What’s not to like? Federalism vindicated and subsidiarity as national policy. Pretty soon, we might have a full-blown modus vivendi.
The morning wasn’t over before I was thinking about what’s not to like: corporate power possibly becoming even more efficacious.
It is now routine for cities and states to bid against each other to attract corporate headquarters. It is becoming routine for hypocritical corporations and politicians to boycott states that exhibit some residue of sanity in their laws — you know, hypocrites like Apple (most of its manufacturing in China, which makes North Carolina look like the beatific vision), Paypal (business in countries where sodomy is a felony and the law is enforced) and Andrew Cuomo (boycotts North Carolina, visits Cuba).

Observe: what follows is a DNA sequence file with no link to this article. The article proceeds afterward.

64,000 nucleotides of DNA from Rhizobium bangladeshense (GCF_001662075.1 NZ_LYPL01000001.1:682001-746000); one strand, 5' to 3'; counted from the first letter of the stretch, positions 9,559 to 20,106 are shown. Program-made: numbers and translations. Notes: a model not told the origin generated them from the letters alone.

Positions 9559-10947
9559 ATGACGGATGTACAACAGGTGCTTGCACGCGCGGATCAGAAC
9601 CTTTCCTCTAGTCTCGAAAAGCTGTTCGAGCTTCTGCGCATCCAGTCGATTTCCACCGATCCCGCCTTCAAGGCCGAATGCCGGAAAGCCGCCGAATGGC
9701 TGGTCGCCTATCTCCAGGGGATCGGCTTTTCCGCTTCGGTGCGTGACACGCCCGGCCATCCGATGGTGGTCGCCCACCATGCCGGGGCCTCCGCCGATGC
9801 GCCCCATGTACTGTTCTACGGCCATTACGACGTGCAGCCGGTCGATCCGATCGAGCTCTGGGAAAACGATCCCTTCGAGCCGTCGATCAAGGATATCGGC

I fear such corporate grandstanders, bullies and thieves might be even further emboldened by localist devolution, but then I’m not seeing the feds doing anything to stop them anyway.
On balance, it still seems like a good idea, but there is something on the other side of the balance beam.
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Learning how to think really means learning how to exercise some control over how and what you think. It means being conscious and aware enough to choose what you pay attention to and to choose how you construct meaning from experience. Because if you cannot exercise this kind of choice in adult life, you will be totally hosed.
(David Foster Wallace via Jason Segedy, Why I’m Leaving Twitter Behind.)
By modernity, I mean the project to create social orders that would make it possible for each person living in such orders “to have no story except the story they choose when they have no story.”
Stanley Hauerwas, Wilderness Wanderings
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